At the heels of the United Nation’s groundbreaking report detailing the necessity for “unprecedented changes in the next decade” to avoid permanent damage to the Earth’s environment, sustainability and waste management in the business world, and beyond, have become essential factors of commerce across the globe.  The concept of creating products and services that are sustainable in the long-run is integrating itself as a key driver of companies’ operations and value chains, and innovation is necessary to achieve substantial results.  While efforts to keep our planet living intensify, so too will the call for businesses to operate environmentally safe processes.

Simply put, business sustainability is “the management and coordination of environmental, social, and financial demands and concerns to ensure responsible, ethical, and ongoing success.”  Furthermore, the idea of satisfying the “three pillars of sustainability”, or “triple bottom line,” of social, environmental, and economic emphasis has taken hold in many firms.  Three exemplary corporations that have been ranked as Forbes’ 2018 most sustainable companies in the world in 2018 are France's Dassault Systemes with a sustainability score of 86.1 percent, Finland’s Neste with a sustainability score of 85.2 percent, and France’s Valeo with a score of 83.6 percent.  Sustainability scores consider items like energy use, waste, clean air production, as well as the diversity of leadership, innovation, and safety ratings to determine how beneficial a company is to the environment around it.  Overall, France and the U.S. house five businesses in the top 25, and four of the top 25 firms deal with pharmaceutical products.

In terms of overall sustainability around the world, Scandinavian countries are leading the charge to eliminate waste and adopt greener policies in society.  In order, Finland, Iceland, and Sweden represent the top four most environmentally-friendly countries with environmental performance index (EPI) scores of 90.68, 90.51, and 90.43.  On the other hand, the most polluted countries are Pakistan, Qatar, and AfghanistanQatar also emits the most CO2 in the world, while Denmark emits the least CO2.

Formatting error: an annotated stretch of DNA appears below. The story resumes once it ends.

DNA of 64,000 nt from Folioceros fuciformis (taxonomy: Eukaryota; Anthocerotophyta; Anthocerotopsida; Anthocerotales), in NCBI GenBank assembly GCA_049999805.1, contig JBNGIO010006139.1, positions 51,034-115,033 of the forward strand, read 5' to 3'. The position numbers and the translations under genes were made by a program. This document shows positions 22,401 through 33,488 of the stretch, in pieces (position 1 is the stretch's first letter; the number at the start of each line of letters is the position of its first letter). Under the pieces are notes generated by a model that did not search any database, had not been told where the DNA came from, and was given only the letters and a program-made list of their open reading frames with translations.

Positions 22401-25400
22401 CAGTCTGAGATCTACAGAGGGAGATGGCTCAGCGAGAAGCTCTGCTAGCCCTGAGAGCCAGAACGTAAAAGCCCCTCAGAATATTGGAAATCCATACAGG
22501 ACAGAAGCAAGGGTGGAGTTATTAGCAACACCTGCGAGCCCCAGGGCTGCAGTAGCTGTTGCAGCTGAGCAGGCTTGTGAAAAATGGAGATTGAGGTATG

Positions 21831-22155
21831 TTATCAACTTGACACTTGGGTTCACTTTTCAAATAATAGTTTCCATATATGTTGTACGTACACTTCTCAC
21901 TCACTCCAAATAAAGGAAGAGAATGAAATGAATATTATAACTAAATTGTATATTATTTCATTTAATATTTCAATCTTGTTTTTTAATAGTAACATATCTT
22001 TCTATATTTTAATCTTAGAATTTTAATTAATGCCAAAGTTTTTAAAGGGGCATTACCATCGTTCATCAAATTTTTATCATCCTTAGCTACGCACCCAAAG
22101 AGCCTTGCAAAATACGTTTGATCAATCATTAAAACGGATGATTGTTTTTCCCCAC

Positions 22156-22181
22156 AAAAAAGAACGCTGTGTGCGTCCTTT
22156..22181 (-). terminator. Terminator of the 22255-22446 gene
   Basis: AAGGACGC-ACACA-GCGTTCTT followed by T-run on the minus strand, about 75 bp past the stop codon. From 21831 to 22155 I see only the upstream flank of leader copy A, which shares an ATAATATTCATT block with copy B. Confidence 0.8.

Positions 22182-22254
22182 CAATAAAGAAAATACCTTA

Without a doubt, the implementation of waste management and sustainability into business and its value chains has direct impacts on trade and the environment in our society.  McKinsey and Company identified over 150 possible improvements that could reduce greenhouse gas emissions in a major brewery that would save the company 200 million dollars.  It also found that benchmarking energy and utility costs has the potential to reduce operating costs by 25 percent.  All of this yields a higher return on investment for firms and reduces the number of input costs incurred over the year.  These factors allow companies to charge more competitive prices than their rivals while at the same time boosting their brand name and standing within the industry.  According to the Harvard Business Review, integrating sustainability into a business consists of five key steps: Viewing Compliance as an Opportunity; Making Value Chains Sustainable through supply chains, operations, workplaces, and returns; Designing Sustainable Products and Services; Developing New Business Models; and Creating Next-Practice Platforms.

Ultimately, sustainability and waste management figure to play essential roles in how business and society is conducted in years to come.  Whether in North America, Europe, or Asia, implementing sustainable and environmentally-healthy practices into businesses’ value chains is a necessary step to not only improve the world around us but also create a more efficient model of trade.  With several countries such as Finland and Denmark are already leading the effort to improve, many others still need to follow suit in order to achieve the result of a better planet and the impact of whether or not sustainability measures are adopted will be on display in the next decade.  

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